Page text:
From the parked car, I returned to the injured biker, whose name I then learned was Carl. He was now huddled into the concrete space near where the sidewalk drops down from the curb, all metal and limbs curled up like a half-man half-robot ampersand. Again, I asked him if there was anything he needed, if there was someone who he wanted to call, and after muttering a name which sounded something like, “Ellen” he quietly said no. From somewhere in the night, sirens wailed.

“Do you know what posh means?”


“Don’t think about your leg. Posh. Do you know what it means?”

“Ah – upper-crusty? Something like that?”

“No, not like the dictionary definition.”

“Then no.”

“Means Port Outward, Starboard Home. It’s an old nautical term. Comes from the British navy. I guess they had nothing to do, you know, just a bunch of old geezers out on a boat together in the middle of nowhere for months on end.”


“So it does mean elegant. You were right about that. But really, where it comes from is nautical. Legend? I don’t know. Story goes that wealthy British passengers preferred the more expensive, shady cabins on the port side of the ships going out through the Mediterranean on their way to India, and on the starboard side returning to Britain.”

“That’s nice. Did somebody call the ambulance yet? I think I’m going into shock.”

“Do you know where the phrase, ‘someone let the cat out of the bag’ comes from?

‘Cause it’s nautical, too?”

When the fire department finally showed up, removed the bike from around the leg, and checked his vitals, neck and back, he was nearly passed out and shivering violently.

By this time, I had explained to him the nautical origins for “chew the fat,” “loose cannon,” “freezing the balls off a brass monkey” and a dozen others I made up right there, on the spot. And then it dawned on me. The paramedic swiftly dislodged the leg from inside the frame of the bicycle, in two or three separate, violent motions. Another paramedic was checking his pulse, pushing down into his chest, causing him to wince. I stood several feet away from all this, alone on the sidewalk, closer than anyone else, looking down at the scene. My jacket was in a bundle next to the bike, and I supposed for an instant, that anyone looking on from the parking lot behind me could clearly see the letters “WED” spelling out the day of the week across my back, visible now through the white over-shirt.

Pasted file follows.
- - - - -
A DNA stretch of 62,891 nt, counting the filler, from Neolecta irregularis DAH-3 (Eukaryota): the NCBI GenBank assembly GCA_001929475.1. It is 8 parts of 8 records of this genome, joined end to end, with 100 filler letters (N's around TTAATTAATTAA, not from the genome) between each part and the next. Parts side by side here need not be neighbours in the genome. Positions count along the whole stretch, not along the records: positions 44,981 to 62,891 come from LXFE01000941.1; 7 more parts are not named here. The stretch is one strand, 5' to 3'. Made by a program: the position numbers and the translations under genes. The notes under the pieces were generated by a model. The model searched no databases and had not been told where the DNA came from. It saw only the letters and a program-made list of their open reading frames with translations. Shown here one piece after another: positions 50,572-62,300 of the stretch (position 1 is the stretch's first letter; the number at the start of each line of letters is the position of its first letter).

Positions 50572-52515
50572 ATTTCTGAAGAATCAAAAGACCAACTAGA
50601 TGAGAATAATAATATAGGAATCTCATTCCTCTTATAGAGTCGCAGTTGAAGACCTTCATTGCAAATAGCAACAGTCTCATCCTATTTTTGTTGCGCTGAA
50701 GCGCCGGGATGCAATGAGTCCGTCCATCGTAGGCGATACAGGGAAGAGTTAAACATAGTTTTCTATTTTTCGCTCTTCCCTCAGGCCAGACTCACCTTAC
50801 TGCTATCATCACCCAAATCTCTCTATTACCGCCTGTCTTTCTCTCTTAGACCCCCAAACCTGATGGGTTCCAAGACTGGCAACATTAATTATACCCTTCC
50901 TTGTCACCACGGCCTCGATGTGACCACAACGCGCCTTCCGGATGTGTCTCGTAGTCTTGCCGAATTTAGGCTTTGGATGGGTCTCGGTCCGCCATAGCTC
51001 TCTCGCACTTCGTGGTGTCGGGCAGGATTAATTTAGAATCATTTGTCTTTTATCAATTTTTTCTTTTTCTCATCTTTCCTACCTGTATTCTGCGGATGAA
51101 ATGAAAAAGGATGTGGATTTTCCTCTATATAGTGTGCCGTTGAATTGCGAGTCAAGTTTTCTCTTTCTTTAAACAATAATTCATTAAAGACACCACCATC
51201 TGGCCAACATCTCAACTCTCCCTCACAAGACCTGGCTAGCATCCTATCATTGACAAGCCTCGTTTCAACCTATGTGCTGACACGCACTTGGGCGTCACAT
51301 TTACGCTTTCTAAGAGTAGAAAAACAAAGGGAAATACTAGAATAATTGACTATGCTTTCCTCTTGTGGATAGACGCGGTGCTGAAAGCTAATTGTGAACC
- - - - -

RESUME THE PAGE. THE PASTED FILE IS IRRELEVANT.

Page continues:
I stared intensely, wondering if I was a criminal, or an idiot, or somehow a victim myself, partially divorced as I was from reality. I could see every meal in every diner as I made my way across the continent by bus, by rental car, by assumed name. The paramedics examined his leg to see if it was broken, squeezed it, pulled off his black shoe and sock, barked at him to curl his toes. I stared and stared down at his foot, knowing full well that indeed, he was not the real victim here.

At that moment, I realized that this was still about me, that the Corporate Bureaucracy indoors, now bowling and waiting for my arrival, for cannon fodder, was powerful enough to orchestrate just such an event, to thoroughly and mockingly thrust my face in it.

They had done everything possible to draw me closer away from myself, to force me to ponder how the accident might one day expose me, and thusly – with sock removed beneath the forceful commands to curl my toes – show my spot to the world. The world was no longer a place of relative safety, secured by perpetual anonymity; I could no longer hide behind stripes. I hung my head in shame.

At 11:05 that night I called the hospital, and asked after the bike rider. Though the receptionist in the emergency room said she could not give out information over the phone, I told her I had gotten into an accident with a bike rider, and was curious to know how he was doing. She said that “he was there and he was stable” and could say no more. I confirmed this with her, trying desperately to explain away my culpability, my guilt.

“We are – all of us – put on the earth only to play host to vulnerability: it is a parasite that owns and binds us all,” I whimpered into the phone. There was nothing on the other end of the line. Silently, I hung up.